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Originally published July 15, 2013 at 6:54 PM | Page modified July 15, 2013 at 10:51 PM

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P.J. Hairston to face ‘serious consequences,’ North Carolina coach Roy Williams says

North Carolina basketball coach Roy Williams said leading scorer P.J. Hairston will face “serious consequences” after being arrested last month on a drug charge during a traffic stop.

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College basketball

N. Carolina coach says Hairston will face ‘serious consequences’

North Carolina coach Roy Williams said Monday leading scorer P.J. Hairston will face “serious consequences” after being arrested last month on a drug charge during a traffic stop.

In a statement, the Hall of Fame coach said he hasn’t yet determined a punishment for swingman Hairston, 20, who has also been cited twice by police while allegedly driving a rental vehicle linked to a felon.

“P.J. and I have had several discussions already and he knows he has made serious mistakes and there will be serious consequences as a result,” Williams said.

Williams said there are “several options available” as punishment, including a possible suspension. Hairston faces an August court hearing and isn’t enrolled in summer school. The team is in the offseason so Williams says he will wait “until the process is complete” to decide on the punishment.

Hairston was arrested June 5 and charged with misdemeanor marijuana possession in Durham, N.C., while driving a rented 2013 GMC Yukon.

According to rental records, the Yukon was one of two vehicles driven by Hairston and linked to Haydn Patrick “Fats” Thomas, a Durham man facing pending drug charges. Hairston also was cited for speeding in May while driving a 2012 Camaro rented under a woman’s name using Thomas’ home address.

“Our basketball program is based on great ideals, and these issues are embarrassing,” Williams said.

Hockey

KHL team signs Kovalchuk

Forward Ilya Kovalchuk walked away from about $77 million when he retired from the New Jersey Devils and the NHL last week at age 30, citing a desire to return to Russia with his family.

He has signed a four-year dealt with SKA St. Petersburg of the Kontinental Hockey League.

League president Alexander Medvedev told the Russian daily Sport-Express that Kovalchuk’s earnings in four years with SKA will be “absolutely comparable” to what he would have made in four years with the Devils. Taxes are far lower in Russia than they are in New Jersey.

In his 11 NHL seasons, Kovalchuk has 417 goals — more than any player during that span. He played with SKA St. Petersburg during the recent NHL lockout.

Geoffrion, 25, says he is retiring

Montreal Canadiens forward Blake Geoffrion, 25, is retiring because of lingering effects of a skull fracture and concussion suffered during an American Hockey League game in November.

Geoffrion, the grandson of former Canadiens star Bernie “Boom Boom” Geoffrion, has eight goals in 55 career NHL games.

Track and field

IAAF looks on the bright side

The credibility of track and field’s anti-doping program has been “enhanced, not diminished” after sprinters Tyson Gay of the United States and Asafa Powell of Jamaica tested positive for banned substances, IAAF officials contend.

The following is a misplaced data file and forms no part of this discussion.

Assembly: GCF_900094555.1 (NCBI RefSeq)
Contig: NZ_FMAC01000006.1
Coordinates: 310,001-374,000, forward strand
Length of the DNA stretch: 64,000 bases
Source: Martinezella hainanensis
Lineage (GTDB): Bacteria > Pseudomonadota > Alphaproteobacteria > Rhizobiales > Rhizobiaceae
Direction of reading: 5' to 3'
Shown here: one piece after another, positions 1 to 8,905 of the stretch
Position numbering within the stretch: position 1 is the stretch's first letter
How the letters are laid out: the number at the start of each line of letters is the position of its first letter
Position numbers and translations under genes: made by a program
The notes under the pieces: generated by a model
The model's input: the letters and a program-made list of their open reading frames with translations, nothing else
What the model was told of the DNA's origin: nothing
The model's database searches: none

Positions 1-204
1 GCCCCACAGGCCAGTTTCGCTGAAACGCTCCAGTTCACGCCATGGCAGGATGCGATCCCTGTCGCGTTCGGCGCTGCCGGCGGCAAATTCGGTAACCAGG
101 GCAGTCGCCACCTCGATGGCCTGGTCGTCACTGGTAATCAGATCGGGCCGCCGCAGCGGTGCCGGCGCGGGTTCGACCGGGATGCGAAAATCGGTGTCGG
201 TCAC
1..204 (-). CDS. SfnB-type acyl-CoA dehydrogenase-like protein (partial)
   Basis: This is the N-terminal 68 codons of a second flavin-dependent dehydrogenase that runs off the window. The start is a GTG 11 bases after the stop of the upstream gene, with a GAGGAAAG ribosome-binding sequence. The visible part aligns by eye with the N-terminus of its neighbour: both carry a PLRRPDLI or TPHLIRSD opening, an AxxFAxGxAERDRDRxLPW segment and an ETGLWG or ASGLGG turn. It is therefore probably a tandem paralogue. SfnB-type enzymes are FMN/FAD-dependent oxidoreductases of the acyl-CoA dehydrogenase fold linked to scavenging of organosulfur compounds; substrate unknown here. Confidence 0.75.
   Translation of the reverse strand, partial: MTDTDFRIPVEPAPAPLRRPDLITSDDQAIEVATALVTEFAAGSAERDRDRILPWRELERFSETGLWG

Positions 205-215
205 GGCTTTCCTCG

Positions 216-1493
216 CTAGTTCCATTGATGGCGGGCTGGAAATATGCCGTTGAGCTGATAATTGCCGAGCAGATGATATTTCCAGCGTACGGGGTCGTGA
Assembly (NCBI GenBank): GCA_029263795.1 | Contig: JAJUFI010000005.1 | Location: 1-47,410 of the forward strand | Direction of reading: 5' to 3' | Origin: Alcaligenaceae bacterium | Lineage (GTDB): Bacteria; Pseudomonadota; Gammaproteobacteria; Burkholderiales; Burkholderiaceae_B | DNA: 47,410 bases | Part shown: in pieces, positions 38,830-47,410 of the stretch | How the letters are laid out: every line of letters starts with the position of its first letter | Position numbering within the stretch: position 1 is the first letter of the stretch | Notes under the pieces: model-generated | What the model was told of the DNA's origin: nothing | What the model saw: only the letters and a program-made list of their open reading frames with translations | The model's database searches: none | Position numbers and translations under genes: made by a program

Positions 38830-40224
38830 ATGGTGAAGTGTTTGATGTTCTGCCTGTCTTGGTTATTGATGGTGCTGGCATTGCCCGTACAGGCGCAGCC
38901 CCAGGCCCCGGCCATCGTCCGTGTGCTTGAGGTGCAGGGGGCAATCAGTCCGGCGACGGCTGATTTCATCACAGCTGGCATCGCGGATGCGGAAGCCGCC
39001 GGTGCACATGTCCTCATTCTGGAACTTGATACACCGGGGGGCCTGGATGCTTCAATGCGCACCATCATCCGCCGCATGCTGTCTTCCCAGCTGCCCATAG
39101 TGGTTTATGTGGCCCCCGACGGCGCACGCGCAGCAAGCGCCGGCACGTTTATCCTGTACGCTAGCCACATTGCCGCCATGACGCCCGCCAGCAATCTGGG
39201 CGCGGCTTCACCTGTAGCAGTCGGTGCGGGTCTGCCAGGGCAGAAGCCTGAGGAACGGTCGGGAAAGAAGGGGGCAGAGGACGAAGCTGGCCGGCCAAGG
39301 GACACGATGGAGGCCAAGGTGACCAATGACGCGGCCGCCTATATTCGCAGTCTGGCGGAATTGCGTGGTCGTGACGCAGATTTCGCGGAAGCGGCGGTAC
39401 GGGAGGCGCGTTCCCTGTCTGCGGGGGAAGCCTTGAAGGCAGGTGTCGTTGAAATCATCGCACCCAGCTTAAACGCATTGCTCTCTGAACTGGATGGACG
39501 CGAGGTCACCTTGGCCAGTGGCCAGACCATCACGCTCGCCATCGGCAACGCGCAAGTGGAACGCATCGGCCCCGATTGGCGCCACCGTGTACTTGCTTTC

Gay, who won the 100- and 200-meter titles at U.S. nationals last month, said he would pull out of next month’s world championships in Moscow.

Adidas has suspended its sponsorship of Gay, 30.

In a statement, Adidas officials said, “We are shocked by these recent allegations, and even if we presume his innocence until proven otherwise, our contract with Tyson is currently suspended.”

Powell, who held the world record in the 100 until countryman Usain Bolt lowered it in 2008, and Olympic gold medalist Sherone Simpson also face suspension after failing tests at the Jamaican championships last month.

Italian police confiscated unidentified substances Monday in a raid on the hotel where Powell and Simpson were staying in Lignano Sabbiadoro.

IAAF spokesman Nick Davies said the sport’s governing body’s fight against doping “is enhanced, not diminished, each time we are able to uncover a new case.”

In a statement, Davies said, “The IAAF’s commitment to anti-doping in athletics is unwavering because we have an ethical obligation to the majority of athletes who believe in clean sport. The fact that we are able to detect and remove from the sport athletes who have breached our anti-doping rules should be seen in this context.”

Auto racing

NASCAR to automate rule book

NASCAR plans to automate its rule book and revamp its appeals process in a wide-ranging effort to bring more clarity to race teams and fans.

Sports business

Real Madrid leads Forbes’ list

Real Madrid of Spain heads Forbes’ 50 most valuable teams in the world, with two more soccer powers — Manchester United of England and Barcelona of Spain — in the next two spots.

Forbes values Real Madrid at $3.3 billion. Baseball’s New York Yankees are fourth on the list at $2.3 billion and the NFL Dallas Cowboys are fifth at $2.1 billion.

Meanwhile, the Seahawks rank 27th on the Forbes list at $1.04 billion.

ELSEWHERE

Kenwyne Jones had a goal and an assist, helping Trinidad and Tobago to a 2-0 victory over 10-man Honduras in a Group B match in Houston to advance to the quarterfinals of the CONCACAF Gold Cup soccer tournament.

Honduras won its first two matches and is headed to the quarterfinals as the Group B winner.

Honduras played a man down starting in the 37th minute, when Jose Velasquez got a red card.

Earlier, El Salvador reached the quarterfinals by defeating Haiti 1-0 in another Group B match.

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